Connecticut Senator Chris Dodd has finally, sort of, kind of, ended 193 days of stonewalling about his sweetheart loans from former Countrywide CEO Angelo Mozilo. At least he did if you were a fast reader and were one of the few reporters he invited to his Hartford office yesterday to review — but not copy or take — more than 100 pages of documents related to his 2003 mortgage financings through Countrywide's "Friends of Angelo" program.Update: I've covered Senator Dodd's "Friends of Angelo" loans in the past here. Wikipedia has details here, here, and here.
These are the files that Mr. Dodd pledged to make public after the news broke last summer that the Chairman of the Senate Banking Committee had received preferential treatment from Countrywide. At first, Mr. Dodd denied everything. Later, he conceded that he'd been given special treatment but thought it was "more of a courtesy."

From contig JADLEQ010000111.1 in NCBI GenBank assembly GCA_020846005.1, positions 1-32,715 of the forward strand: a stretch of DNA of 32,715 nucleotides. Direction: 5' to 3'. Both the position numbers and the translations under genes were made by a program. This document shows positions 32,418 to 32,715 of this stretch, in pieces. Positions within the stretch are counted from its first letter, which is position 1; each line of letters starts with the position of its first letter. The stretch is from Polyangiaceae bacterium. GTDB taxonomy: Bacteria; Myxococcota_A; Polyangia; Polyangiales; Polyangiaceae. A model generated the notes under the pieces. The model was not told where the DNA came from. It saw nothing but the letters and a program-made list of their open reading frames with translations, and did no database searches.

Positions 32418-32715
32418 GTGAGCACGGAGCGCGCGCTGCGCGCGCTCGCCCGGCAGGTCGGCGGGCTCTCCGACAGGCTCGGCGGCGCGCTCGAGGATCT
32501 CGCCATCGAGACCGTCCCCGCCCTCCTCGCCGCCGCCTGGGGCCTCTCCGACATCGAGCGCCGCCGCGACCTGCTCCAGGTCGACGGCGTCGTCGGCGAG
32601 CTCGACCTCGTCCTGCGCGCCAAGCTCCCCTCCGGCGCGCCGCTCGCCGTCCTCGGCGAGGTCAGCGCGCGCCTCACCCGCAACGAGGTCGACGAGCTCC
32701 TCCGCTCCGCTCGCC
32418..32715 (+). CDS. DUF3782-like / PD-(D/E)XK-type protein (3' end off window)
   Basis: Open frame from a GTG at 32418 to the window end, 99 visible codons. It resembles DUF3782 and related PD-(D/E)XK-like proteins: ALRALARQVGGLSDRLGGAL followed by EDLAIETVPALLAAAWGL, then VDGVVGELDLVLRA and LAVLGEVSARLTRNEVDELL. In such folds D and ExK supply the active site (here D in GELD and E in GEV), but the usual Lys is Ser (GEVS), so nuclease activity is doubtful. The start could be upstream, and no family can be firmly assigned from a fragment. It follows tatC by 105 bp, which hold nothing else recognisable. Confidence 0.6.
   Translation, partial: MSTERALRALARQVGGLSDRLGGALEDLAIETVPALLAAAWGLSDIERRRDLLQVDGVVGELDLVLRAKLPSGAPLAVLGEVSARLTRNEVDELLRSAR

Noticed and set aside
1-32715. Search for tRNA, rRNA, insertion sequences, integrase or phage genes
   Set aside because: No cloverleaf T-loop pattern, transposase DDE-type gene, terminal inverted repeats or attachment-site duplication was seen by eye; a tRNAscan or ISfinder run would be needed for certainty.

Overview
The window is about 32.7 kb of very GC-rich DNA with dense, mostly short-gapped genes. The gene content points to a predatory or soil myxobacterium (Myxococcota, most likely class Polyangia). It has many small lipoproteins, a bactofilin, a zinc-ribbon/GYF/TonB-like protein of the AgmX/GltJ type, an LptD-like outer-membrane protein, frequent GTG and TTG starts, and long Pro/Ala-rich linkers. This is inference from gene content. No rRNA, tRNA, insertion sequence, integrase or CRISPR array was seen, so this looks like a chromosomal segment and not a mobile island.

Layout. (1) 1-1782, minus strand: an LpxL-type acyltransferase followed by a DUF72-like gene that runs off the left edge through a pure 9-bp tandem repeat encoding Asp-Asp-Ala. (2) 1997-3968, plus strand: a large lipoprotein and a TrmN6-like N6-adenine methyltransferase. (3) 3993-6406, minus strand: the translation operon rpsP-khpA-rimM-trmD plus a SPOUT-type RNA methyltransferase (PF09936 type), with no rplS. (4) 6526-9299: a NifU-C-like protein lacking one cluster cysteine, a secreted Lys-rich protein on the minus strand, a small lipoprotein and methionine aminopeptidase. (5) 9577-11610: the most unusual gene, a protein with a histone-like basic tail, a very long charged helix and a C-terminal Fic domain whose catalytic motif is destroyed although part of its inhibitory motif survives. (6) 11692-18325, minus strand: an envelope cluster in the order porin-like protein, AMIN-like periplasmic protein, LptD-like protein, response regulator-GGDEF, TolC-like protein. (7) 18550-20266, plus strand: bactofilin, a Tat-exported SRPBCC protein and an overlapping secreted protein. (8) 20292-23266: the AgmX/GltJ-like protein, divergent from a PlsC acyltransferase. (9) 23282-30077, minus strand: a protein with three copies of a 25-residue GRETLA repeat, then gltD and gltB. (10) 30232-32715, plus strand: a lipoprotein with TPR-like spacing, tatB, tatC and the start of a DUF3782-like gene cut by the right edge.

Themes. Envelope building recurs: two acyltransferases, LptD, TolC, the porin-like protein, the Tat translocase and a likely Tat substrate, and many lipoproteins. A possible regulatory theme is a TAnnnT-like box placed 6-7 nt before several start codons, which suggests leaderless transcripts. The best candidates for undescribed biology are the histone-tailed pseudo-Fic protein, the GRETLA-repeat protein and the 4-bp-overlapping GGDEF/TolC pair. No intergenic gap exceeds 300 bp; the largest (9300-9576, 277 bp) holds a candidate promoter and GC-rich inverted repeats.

Heck, we'd all love the kind of courtesy that would have saved Mr. Dodd $75,000 over the life of the two loans he refinanced to the tune of $800,000, according to an analysis by Portfolio magazine. The savings came from rock-bottom interest rates and a free "float-down" — the right to borrow at a lower rate if interest rates fall before you've closed on the loan.
On Monday, with interest rates — even for non-VIPs — near historic lows, Mr. Dodd announced that he would refinance the sweetheart loans with another lender. ...
We don't know whether the documents Mr. Dodd briefly showed yesterday illuminate this mystery or not, because he didn't release them to us, or to the public or his constituents.
Wednesday, February 04, 2009
Senator Chris Dodd is still a crook
U.S. Senate Banking Committee Chairman Christopher Dodd got a special deal on mortgages from Countrywide Financial in 2003. Now he's playing games with reporters regarding the issue. From The Wall Street Journal: